Ground-breaking research on autism and Asperger's

MAPrc researchers have completed ground breaking research into autism and Asperger’s syndrome. This research helps us to better understand why people with these conditions often have difficulties in relating to other people.
Using cutting-edge neuroscience technologies including functional magnetic resonance imaging (fMRI) and transcranial magnetic stimulation (TMS), the research team investigated “mirror neurons.” These are brain cells that become active when we do something, but also when we watch somebody do that same thing. It is thought that mirror neurons allow us to “put ourselves into other people’s shoes,” and thereby understand what they are thinking and feeling.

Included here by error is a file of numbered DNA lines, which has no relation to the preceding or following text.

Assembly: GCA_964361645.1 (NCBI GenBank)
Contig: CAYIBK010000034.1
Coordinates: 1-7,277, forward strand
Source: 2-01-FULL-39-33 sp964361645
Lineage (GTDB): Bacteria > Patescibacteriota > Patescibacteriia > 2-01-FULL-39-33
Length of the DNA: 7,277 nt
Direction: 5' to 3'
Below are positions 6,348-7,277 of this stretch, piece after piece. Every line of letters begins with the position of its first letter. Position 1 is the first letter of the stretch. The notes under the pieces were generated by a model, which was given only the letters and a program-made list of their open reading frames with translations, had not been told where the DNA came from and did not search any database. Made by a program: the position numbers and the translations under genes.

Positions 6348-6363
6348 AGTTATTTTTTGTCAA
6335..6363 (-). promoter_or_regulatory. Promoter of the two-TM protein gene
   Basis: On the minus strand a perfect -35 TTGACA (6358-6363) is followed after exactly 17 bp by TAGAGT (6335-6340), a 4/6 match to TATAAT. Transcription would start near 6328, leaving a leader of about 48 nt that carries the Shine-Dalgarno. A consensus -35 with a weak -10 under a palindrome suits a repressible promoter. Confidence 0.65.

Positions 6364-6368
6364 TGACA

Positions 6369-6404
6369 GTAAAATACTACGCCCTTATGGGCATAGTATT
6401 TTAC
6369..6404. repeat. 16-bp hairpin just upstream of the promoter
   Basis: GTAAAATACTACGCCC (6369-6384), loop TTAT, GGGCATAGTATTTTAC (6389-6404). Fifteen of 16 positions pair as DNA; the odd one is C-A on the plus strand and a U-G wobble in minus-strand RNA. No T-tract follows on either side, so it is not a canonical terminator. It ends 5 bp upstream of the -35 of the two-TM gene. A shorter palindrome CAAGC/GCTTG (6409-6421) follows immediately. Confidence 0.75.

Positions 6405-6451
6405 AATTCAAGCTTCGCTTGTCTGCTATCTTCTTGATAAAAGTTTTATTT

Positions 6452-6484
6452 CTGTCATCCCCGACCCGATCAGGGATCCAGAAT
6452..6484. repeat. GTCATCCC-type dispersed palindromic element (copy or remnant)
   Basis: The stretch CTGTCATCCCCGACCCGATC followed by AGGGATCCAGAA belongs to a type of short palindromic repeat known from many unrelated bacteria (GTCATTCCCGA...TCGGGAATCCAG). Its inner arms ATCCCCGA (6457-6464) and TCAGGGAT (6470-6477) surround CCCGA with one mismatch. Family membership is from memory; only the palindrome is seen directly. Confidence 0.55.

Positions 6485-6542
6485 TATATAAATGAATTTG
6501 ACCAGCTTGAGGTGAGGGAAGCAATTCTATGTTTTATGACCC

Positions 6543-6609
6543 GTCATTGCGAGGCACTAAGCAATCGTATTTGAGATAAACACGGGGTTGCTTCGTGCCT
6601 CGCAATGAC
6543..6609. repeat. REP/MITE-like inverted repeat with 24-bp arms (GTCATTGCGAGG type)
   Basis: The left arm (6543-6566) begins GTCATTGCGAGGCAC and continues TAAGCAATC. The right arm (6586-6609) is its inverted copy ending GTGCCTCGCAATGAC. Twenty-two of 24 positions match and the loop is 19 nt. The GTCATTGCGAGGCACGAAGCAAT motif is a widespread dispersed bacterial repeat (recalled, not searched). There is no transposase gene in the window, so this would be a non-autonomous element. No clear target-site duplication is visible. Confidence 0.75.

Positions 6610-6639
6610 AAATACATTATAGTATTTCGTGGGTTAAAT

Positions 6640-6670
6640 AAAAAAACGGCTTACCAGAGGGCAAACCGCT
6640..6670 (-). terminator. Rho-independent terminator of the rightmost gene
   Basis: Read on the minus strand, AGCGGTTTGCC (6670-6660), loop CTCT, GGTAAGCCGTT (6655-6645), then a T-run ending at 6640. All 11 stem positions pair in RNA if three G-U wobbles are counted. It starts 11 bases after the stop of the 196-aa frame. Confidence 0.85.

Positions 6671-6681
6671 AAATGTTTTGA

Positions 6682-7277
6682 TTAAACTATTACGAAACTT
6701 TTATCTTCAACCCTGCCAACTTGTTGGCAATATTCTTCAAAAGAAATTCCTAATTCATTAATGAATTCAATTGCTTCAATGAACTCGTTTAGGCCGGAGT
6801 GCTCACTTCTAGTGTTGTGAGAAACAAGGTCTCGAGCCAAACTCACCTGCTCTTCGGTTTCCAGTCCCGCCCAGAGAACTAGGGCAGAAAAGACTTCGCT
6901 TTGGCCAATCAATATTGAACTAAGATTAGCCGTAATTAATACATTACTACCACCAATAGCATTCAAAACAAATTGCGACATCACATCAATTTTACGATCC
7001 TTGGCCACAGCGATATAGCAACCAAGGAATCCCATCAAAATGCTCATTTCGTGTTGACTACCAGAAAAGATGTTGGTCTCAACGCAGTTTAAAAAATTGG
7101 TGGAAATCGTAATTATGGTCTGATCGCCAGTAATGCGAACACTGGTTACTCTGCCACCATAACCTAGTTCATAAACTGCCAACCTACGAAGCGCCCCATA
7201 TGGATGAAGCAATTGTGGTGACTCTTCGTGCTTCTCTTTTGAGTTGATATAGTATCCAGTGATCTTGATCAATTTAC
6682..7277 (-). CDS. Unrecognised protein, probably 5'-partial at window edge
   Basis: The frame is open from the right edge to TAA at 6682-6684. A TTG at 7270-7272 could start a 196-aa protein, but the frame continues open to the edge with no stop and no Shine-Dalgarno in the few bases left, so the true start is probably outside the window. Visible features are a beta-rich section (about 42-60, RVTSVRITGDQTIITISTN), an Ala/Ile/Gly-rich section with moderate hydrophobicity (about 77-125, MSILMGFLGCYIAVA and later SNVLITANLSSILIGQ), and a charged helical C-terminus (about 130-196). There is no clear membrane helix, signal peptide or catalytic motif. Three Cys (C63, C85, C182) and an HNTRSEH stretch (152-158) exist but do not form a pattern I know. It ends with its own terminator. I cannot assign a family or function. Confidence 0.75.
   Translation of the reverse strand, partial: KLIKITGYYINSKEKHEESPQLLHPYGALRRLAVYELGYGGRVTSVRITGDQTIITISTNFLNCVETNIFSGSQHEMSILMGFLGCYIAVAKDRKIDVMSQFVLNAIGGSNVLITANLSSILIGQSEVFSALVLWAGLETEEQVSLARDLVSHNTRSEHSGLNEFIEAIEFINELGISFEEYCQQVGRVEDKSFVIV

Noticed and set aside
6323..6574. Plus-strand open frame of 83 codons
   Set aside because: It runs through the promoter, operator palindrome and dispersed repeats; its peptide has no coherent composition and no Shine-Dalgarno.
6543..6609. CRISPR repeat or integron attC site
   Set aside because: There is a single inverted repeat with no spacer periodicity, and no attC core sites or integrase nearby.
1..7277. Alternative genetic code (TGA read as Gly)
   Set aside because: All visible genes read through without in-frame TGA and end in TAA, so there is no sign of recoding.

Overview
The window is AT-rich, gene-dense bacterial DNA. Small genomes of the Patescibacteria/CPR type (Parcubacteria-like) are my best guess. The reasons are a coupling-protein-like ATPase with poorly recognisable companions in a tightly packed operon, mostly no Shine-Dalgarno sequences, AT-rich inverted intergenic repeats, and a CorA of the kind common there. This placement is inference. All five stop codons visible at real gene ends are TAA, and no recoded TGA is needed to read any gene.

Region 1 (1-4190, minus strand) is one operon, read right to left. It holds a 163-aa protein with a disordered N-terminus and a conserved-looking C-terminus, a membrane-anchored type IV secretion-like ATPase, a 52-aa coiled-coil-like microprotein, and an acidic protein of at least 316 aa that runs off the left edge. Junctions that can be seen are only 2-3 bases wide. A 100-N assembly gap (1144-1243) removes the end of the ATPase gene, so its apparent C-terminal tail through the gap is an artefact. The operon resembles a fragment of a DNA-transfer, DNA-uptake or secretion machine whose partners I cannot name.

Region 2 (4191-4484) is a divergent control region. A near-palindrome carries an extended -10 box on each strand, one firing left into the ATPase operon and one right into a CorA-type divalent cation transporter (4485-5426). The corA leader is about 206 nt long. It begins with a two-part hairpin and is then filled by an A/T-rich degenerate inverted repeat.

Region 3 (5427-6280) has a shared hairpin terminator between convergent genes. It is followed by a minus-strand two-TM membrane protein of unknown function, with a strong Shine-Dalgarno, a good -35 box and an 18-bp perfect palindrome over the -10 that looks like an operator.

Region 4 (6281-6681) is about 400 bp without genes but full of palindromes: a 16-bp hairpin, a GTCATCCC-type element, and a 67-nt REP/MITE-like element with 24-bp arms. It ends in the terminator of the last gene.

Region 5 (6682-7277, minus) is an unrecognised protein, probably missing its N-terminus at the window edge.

Researcher Dr. Peter Enticott says that the team found that people diagnosed with autism and Asperger’s syndrome activate their mirror neurons significantly less when watching other people, and that the lowest levels of mirror neuron activation are associated with increased autism symptom severity. The fMRI component of this research indicates that people with these conditions also experience mirror neuron activation in different regions of the brain when compared to those without autism or Asperger’s syndrome. It is possible that this activation occurs to compensate for reduced mirror neuron activity in more conventional mirror neuron brain regions.
In a separate study, these researchers are also nearing completion of the first stage of a clinical trial investigating whether TMS can improve social relating in adults with autism and Asperger’s disorder. Initial results are very promising, and some early findings will be published in the Journal of ECT in early 2011. The full outcomes of the study will be known during 2011.
This research was funded by the National Health and Medical Research Council (NHMRC) and NARSAD, the world’s leading charity dedicated to mental health research.

 MAPrc Multidisciplinary Alfred Psychiatry Research Centre, Level 4, 607 St Kilda Road, Melbourne 3004